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- EXTRA EDITION
No entity has stirred up more emotions in the HVACR industry than the U.S. Environmental Protection Agency (EPA). It was created in 1970 by executive order of President Richard Nixon and it came into our industry in the 1990s by its following of mandates to phaseout chlorofluorocarbons (CFCs) and hydrochlorofluorocarbons (HCFCs). Most recently it has been involved in talks to phase down production of HFCs.
Along the way it was involved in development of regulations banning the venting of refrigerants, for requirements of Section 608 certification to handle refrigerants, and for fines associated with venting and certification violations.
The result: HVACR became a regulated industry.
But before we continue to launch attacks at the agency as an easy target, it might be good to step back and examine why the EPA does the things it does. To accomplish this, I replayed a July webcast from Harvard University of a talk given by Gina McCarthy, who at the time had just been appointed by President Barack Obama, and confirmed by Congress, as EPA administrator. Her talk came just about a month after the president had given a major environmental talk in which HFC refrigerants were a prime topic. (See the July 29, 2013 issue of The NEWS, or scan the QR code above, for a summary of that talk and its implications.)
There were several aspects of McCarthy’s talk that helps us understand better the mindset of the EPA.
For one, she said the EPA “follows the law.” By this, she was pointing out that the EPA implements what it is told to. The wave of regulations that came our way in the 1990s was tied in with the congressional mandate to clean up the environment in the context of the Clean Air Act. We can argue how that mandate should or should not have been implemented, but the EPA’s way was what resulted, in response to mandates, not because the agency had nothing else to do at the time.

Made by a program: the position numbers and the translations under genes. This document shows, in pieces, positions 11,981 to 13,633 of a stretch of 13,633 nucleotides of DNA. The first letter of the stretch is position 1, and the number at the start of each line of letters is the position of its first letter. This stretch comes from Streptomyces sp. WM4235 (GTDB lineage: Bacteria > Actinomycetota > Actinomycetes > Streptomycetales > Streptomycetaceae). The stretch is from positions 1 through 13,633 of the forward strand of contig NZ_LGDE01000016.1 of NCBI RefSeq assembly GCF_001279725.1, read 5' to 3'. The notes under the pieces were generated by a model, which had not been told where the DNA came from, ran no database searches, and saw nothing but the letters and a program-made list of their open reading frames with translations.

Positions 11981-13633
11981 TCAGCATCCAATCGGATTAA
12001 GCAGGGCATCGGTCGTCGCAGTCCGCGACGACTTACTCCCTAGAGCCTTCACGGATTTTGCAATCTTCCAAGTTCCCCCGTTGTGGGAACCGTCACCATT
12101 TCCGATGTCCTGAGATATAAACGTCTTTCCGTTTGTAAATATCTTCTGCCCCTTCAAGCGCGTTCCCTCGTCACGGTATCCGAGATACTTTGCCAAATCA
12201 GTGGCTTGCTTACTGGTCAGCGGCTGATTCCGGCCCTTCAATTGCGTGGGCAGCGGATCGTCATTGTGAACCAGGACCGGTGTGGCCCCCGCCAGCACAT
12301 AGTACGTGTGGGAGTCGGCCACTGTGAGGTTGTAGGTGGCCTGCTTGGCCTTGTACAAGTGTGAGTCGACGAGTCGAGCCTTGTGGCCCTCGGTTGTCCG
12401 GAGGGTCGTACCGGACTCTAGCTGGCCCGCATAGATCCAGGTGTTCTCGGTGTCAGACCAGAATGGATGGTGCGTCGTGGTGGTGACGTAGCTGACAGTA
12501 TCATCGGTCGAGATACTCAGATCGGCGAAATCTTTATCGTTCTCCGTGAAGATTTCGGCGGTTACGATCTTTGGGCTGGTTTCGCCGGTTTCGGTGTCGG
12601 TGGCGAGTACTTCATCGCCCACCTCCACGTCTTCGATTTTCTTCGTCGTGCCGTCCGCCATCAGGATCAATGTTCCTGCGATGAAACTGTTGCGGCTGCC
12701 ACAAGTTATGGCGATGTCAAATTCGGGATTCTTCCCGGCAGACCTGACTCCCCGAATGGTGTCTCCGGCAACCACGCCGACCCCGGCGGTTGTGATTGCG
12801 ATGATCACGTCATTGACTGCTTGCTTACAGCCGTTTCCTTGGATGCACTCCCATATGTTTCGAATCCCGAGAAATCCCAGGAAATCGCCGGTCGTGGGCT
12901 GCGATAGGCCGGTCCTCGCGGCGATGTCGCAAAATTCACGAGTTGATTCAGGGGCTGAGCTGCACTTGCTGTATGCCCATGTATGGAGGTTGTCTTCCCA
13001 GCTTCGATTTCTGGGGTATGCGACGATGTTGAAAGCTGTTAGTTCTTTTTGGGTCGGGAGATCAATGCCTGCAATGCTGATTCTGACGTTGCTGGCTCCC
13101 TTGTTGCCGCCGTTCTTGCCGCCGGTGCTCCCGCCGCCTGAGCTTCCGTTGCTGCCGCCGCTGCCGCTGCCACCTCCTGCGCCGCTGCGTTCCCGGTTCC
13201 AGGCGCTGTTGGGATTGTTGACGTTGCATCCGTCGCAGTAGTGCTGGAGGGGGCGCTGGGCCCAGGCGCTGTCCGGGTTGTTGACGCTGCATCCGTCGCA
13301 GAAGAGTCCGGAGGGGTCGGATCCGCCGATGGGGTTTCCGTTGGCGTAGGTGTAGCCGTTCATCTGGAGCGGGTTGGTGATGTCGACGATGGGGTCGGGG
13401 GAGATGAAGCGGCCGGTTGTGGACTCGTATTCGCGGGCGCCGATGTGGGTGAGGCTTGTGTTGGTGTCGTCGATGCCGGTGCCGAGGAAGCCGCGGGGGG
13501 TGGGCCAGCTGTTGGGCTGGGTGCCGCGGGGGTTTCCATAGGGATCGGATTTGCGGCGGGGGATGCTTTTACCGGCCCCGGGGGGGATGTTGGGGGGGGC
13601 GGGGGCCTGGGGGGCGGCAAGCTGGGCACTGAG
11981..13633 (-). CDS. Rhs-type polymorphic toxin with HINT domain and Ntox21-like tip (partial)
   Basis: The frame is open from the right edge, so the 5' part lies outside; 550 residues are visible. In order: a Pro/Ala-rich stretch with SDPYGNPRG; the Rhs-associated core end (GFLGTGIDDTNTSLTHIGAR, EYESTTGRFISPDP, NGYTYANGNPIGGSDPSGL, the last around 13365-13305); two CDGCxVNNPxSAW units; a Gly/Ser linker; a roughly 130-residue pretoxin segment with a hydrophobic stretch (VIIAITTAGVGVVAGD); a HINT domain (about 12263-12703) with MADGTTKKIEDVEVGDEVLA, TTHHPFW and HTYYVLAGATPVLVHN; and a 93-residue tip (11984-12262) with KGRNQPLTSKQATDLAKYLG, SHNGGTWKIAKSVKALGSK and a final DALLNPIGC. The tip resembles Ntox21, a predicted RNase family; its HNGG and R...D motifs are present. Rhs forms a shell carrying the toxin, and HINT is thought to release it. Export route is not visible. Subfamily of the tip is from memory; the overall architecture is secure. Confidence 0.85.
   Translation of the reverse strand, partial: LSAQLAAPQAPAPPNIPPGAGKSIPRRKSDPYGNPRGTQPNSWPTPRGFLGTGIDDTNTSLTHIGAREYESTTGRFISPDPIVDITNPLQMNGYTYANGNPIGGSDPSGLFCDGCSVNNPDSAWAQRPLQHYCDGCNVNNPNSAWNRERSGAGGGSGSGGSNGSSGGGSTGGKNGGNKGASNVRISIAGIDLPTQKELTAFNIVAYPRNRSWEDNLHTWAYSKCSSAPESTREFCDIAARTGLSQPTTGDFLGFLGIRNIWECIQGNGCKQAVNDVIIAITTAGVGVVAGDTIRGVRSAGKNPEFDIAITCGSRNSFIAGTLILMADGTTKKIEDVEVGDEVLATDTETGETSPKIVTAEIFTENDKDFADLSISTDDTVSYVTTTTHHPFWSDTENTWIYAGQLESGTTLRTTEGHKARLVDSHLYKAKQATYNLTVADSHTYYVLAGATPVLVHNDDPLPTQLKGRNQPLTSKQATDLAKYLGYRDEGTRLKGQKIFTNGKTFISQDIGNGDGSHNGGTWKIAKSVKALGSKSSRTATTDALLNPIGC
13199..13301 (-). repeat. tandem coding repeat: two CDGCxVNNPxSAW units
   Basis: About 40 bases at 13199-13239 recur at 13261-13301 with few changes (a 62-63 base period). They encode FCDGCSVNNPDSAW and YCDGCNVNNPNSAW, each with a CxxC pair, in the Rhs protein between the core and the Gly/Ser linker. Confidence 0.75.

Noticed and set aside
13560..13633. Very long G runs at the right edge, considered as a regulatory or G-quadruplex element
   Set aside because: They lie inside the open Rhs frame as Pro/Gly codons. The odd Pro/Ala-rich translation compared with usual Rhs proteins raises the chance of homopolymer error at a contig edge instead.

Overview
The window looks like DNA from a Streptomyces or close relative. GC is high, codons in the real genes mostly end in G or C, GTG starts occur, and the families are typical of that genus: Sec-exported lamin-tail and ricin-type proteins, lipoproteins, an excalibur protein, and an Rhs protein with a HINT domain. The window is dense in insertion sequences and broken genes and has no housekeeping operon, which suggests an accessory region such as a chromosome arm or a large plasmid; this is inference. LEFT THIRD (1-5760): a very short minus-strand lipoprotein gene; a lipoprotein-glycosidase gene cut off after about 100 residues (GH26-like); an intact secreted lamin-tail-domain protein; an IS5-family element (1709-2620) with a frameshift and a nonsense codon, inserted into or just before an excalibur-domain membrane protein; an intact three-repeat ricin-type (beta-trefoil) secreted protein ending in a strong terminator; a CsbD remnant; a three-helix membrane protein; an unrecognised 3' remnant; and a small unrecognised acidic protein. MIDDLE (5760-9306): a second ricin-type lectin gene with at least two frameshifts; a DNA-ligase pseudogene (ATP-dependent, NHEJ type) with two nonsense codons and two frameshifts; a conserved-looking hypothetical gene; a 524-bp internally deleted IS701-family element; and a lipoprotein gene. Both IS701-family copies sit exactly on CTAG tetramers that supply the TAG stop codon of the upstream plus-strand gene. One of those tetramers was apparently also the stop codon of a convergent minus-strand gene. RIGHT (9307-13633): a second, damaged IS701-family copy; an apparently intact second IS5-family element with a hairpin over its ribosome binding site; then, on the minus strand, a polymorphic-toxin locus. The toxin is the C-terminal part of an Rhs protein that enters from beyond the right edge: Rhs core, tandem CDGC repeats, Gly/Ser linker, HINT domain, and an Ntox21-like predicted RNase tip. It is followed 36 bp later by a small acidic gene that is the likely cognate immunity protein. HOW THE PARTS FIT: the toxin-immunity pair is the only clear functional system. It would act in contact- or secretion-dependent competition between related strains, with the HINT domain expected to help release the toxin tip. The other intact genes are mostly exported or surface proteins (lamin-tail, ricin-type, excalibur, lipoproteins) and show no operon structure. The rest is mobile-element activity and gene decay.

She said, “Our climate is changing and we know the climate is changing,” adding, “We saw where the science was leading.” It was her contention that regulations addressing climate change ended up changing the way we do business. Such regulations were not intended to be disruptive or damaging to industries such as HVACR; they were made, she said, in response to scientific finding which revealed business could be accomplished in a different way. (Remember how we once thought there is no way we could work with those newfangled HFCs?)
As I said at the beginning, this is what the head honcho at the EPA was saying a short time ago. And I think it is important to understand that thought process, whether you agree with it or not.
Today, I still get phone calls, emails, and face-to-face comments from fellow old timers complaining about other environmental bad guys, and that the EPA should stop picking on HVACR. Yes, those old timers still claim there never was a hole in the ozone layer, and that swimming pool chlorine and farm animal methane gases create far more problems for our environment than refrigerants in contained leak-tight systems.
But, for the most part, the HVACR industry has been working with the EPA in terms of rational change that is plugged into the scientific side of the equation that McCarthy talked about, providing the research and documentation that guides the EPA’s next steps. And the industry has been an advocate for the value of certain refrigerants and technologies regarding sustainability and cost-effective efficiency issues.
So, while the EPA will probably remain a favorite target of many within our industry, it might be worthwhile to take some time to better understand at whom you’re aiming.
Publication date: 9/30/2013